Impact Makers CEO Michael Pirron, left, hired Tony Fung, founder of Amplitude9, to further expand its robotic process automation services. (Photo courtesy of Impact Makers)

A Richmond-based IT firm is making a bigger play for automating government office work after hiring another local tech company’s founder and CEO.

Impact Makers announced in late April it hired Anthony Fung, the founder of Amplitude9, to further expand its robotic process automation services.

Robotic process automation, or RPA, is technology designed to take over monotonous workplace tasks, which frees up human workers to focus on other duties.

The move in effect means Amplitude9’s robotic process automation services have transferred to Impact Makers now that Fung is Impact Makers’ vice president of client intelligent automation solution. Amplitude9 staff are expected to transfer to Impact Makers as well.

“It’s essentially a merger by any other name,” Impact Makers CEO Michael Pirron said, referring to the move as a “de-facto” merger. “Rather than the two entities merging, all of Amplitude9’s services and its staff will move to Impact Makers. (RPA) has been an area of focus for us and this is us investing further in that area.”

Impact Makers is a consulting firm that works to improve clients’ data management, cyber security, analytics strategy and other technological aspects of their businesses. The company’s clients are in the health care, financial and public sectors.

The addition of Fung means Impact Makers has further expanded into automating office work particularly in the public sector, where Amplitude9 has focused its efforts. Amplitude9 licenses its intellectual property to Impact Makers.

The automated process can find use in applications such as billing reconciliation or onboarding for new employees, Pirron said.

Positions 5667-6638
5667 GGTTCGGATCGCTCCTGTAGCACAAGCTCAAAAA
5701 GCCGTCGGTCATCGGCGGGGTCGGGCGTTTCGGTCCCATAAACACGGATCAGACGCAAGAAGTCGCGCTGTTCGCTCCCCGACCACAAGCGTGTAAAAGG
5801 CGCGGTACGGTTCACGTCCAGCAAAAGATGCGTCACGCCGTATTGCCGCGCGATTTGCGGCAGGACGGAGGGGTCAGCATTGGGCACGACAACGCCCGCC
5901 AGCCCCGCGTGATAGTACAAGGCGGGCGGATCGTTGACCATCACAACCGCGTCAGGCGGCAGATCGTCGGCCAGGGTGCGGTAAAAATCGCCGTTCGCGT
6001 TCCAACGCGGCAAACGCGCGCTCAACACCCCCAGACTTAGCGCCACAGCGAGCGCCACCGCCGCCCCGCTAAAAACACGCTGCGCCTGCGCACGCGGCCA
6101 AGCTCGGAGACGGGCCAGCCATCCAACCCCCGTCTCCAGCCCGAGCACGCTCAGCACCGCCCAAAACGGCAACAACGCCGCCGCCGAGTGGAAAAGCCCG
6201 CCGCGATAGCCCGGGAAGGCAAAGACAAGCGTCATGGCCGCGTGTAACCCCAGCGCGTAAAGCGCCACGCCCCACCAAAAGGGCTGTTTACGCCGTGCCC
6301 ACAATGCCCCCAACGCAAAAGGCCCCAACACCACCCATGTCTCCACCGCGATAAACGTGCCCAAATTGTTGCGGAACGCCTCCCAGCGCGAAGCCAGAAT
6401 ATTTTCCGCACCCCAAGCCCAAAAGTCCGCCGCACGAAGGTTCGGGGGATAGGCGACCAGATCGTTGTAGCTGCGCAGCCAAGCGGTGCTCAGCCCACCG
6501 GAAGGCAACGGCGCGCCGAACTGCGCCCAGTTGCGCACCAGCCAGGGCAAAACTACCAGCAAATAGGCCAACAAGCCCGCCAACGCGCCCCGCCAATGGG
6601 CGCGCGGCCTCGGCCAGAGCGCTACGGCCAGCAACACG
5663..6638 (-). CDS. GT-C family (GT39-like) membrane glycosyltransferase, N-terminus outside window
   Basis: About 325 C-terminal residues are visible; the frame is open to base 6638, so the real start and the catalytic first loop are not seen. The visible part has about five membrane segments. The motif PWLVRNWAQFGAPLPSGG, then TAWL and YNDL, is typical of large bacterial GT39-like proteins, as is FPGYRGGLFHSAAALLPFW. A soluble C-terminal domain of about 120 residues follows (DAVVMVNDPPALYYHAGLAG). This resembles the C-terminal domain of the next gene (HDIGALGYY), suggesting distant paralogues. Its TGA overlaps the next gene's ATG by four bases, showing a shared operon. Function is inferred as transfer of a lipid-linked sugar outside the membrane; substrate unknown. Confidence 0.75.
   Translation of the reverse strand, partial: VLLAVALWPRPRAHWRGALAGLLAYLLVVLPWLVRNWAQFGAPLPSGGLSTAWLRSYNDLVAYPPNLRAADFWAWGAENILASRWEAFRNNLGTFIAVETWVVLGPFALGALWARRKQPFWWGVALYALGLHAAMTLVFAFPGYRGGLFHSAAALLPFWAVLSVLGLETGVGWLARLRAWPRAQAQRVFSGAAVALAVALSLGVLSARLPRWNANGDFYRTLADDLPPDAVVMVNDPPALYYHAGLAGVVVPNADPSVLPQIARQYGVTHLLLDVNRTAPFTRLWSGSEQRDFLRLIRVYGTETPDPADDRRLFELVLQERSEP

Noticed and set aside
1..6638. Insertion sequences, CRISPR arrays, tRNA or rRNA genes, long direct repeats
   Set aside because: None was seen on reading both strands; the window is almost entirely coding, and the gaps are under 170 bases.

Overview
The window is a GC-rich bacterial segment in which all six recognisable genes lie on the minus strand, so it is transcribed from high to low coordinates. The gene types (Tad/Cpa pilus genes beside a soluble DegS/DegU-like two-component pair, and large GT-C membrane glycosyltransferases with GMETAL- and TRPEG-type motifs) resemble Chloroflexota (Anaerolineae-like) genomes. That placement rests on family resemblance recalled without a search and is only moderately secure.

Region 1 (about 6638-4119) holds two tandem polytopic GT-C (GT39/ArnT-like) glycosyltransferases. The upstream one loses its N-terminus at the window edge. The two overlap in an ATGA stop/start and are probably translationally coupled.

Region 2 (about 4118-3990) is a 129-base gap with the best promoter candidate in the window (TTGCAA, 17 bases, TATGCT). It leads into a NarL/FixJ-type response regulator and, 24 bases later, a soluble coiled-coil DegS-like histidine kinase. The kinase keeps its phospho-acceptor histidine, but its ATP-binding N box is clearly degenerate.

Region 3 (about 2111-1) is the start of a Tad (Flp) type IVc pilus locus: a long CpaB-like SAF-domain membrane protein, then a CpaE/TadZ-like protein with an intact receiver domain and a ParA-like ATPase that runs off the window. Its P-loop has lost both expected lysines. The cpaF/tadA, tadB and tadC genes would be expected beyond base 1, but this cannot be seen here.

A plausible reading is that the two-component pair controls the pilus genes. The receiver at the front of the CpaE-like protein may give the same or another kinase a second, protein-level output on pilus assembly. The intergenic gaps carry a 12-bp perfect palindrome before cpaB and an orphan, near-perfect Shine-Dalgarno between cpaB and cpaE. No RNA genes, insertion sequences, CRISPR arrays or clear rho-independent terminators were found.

Pirron declined to comment on the identities of the Amplitude9 clients now serviced by Impact Makers but said there were five government agencies and universities on the roster.

Fung said last week it wasn’t yet clear how many of Amplitude9’s nine employees would join Impact Makers. He expected Amplitude9’s five software developers would be transferred. Impact Makers currently has about 70 workers.

Fung is still CEO of Amplitude9, which continues to exist for product research and development related to Impact Maker’s expanded RPA services.

“We were aligned with where we wanted to go with RPA and their mission was very attractive to me to join forces,” Fung said. “They deliver the services and Amplitude9 has some R&D resources to make it a product if it’s scalable.”

Fung said he’s known Pirron for a while and their companies had already been working together when Pirron pitched the idea several months ago. Fung, who was a deputy secretary of technology under the Terry McAuliffe administration, founded Amplitude9 in 2019.

Pirron, who founded Impact Makers, resumed his tenure with the company when he returned as CEO in 2020. The previous year Pirron filed a lawsuit against Impact Makers to reverse a sale of the company, and argued he was forced out to set the stage for the deal. The dispute was quickly settled.

Pirron said the company has downsized its headquarters in The Symbol commercial building at 3200 Rockbridge St. in Scott’s Addition to 3,200 square feet from the 13,200-square-foot space it inked a lease on in 2017.

“We had a lot of unused space and we wanted to save money and relocate the funds to other areas for further growth,” Pirron said.

Impact Makers is a public benefit corporation that is owned by The Community Foundation and Virginia Community Capital.